- If you’re only planning on a short excursion, a few healthy snacks, such as trail mix, fruits, veggies, and granola bars should do just fine. If you’re going to be going out for a longer trip, pack a meal of healthful foods. If any of the food you’re planning n bringing needs to stay cool, pack it in a cooler with plenty of ice packs.
- Sunscreen and a lip balm that contains SPF to protect your skin and lips from the sun. Even if it’s cloud, you’ll want to protect yourself; it’s definitely possible to get a sunburn on cloudy days.
- Sunglasses and a strap to secure them in place. Sun glare can get pretty bad on the water, as light reflects off of it. Like sunscreen and lip balm, you’ll also want to bring them along on cloudy days. Back a case if you don’t need them, but if you do, you’ll be glad you have them.
- A whistle that you can sound to alert others of your location in the event of an emergency.
- A headlamp or a flashlight, especially if are paddling in the late afternoon or close to sunset. If you’re setting sail early in the day but you’re planning on a long excursion, you’ll also want to bring at least one of these items along.
- A compass and maps so that you can track your location and stay on course.
- A first aid kit filled with all of the essentials; bandages, antiseptic wipes, antibacterial cream, etc.
- Insect repellent to keep those pesky critters at bay.
- A change of clothes. If you capsize or hit choppy water, you’ll be happy that you brought them, as you’ll be able to continue your trip warm, dry, and comfortable.
- Waterproof bags to stow all of those items that you don’t want to get wet; your phone, wallet, ID, maps, and a change of clothes, for example.
How to Set Yourself Up For Success
As a beginner kayaker, there are some important things that you should do to set yourself up for success to ensure that your experience is as enjoyable, successful – and most importantly, as safe – as possible.
Here are a few tips to keep in mind:
- When you’re first starting out, we strongly recommend choosing calm waters as opposed to rough, choppy seas. Getting the hang of kayaking can be a bit tricky in the beginning. Until you’re comfortable steering your vessel, for safety sake, it’s definitely best to paddle on calm water. As you become more experienced, you can begin exploring rougher locations.
- Stay close to the shore. In the event that you capsize, you’ll have an easier time getting back to dry land. Furthermore, paddling is hard work and you need to work up your upper body strength. Staying close to shore is the best way to ensure your safety; if you go out too far, you could end up becoming over-exerted.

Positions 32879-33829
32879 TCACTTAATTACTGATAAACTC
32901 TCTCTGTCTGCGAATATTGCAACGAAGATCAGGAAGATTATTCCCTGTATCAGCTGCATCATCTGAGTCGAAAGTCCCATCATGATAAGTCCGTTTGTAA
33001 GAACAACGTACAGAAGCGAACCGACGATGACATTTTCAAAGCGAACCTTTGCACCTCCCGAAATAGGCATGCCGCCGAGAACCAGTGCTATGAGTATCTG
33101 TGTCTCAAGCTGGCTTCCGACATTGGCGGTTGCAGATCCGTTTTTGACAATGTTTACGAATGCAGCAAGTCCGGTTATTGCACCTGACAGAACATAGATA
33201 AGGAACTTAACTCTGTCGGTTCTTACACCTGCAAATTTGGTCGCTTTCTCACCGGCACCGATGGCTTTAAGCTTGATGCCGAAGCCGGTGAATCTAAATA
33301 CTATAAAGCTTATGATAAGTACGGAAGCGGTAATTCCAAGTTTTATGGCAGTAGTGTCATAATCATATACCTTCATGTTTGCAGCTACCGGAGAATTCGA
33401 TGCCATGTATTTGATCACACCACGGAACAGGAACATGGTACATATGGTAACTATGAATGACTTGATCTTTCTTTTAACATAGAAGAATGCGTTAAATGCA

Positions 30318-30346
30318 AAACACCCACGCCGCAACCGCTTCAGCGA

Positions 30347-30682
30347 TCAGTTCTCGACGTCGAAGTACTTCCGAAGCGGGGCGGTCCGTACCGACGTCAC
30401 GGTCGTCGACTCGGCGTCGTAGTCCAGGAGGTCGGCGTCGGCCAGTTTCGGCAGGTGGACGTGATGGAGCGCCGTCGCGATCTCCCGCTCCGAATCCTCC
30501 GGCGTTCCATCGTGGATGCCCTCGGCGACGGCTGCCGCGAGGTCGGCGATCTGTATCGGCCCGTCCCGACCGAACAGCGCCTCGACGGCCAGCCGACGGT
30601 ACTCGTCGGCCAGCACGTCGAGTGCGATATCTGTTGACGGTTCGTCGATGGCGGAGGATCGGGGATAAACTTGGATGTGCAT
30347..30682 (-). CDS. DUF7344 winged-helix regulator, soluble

- Check the forecast before you head out. When you’re just starting, kayaking in clear weather is strongly encouraged. Navigating in the rain can be tough. Until you are comfortable handling your vessel, it’s best to paddle under clear skies.
Getting Into Your Vessel
It might seem pretty simple and straightforward, but a lot of beginners are surprised to find that getting into their kayak is a bit trickier than they imagined it would be.
- When you’re just starting out, getting into your kayak from solid ground.
- Pull your kayak close to the shore and sit inside or on top (depending on the kayak you’re using) the vessel.
If you’re planning on entering the kayak from a dock, getting into it is a bit trickier.
- Slowly lower your vessel into the water.
- Position your kayak so that it’s parallel to the dock.
- Set your paddle on the dock so that you can easily reach it once you’re on board.
- Sit on the edge of the dock and slowly lower yourself into the kayak.
- Once you’re in place, grab your paddle off the dock.
How to Launch
Once you’re in your kayak, you’ll need to launch so that you can start paddling; that is, if you’re leaving from shore.
- When you’re seated in your vessel, just use your arms or your paddle to push the kayak – and yourself – off of the shore.
- If you’re going out with someone else, consider having them push you off the shore.
- If you’re going to be kayaking from a dock, use your hand or your paddle to push you off the dock.
- Alternatively, you can use your paddle to push off the ground under the water.
- Once your cleared from the dock, you can dip your paddle in the water and start moving can.
Holding Your Paddle
Another thing that seems pretty obvious, but that many beginners find a bit more challenging than they expected is holding the paddle.
To hold your paddle, using both hands, grasp it in the center of the shaft. Your arms should be positioned at a 90 degree angle and your hands should be a little wider than your body width.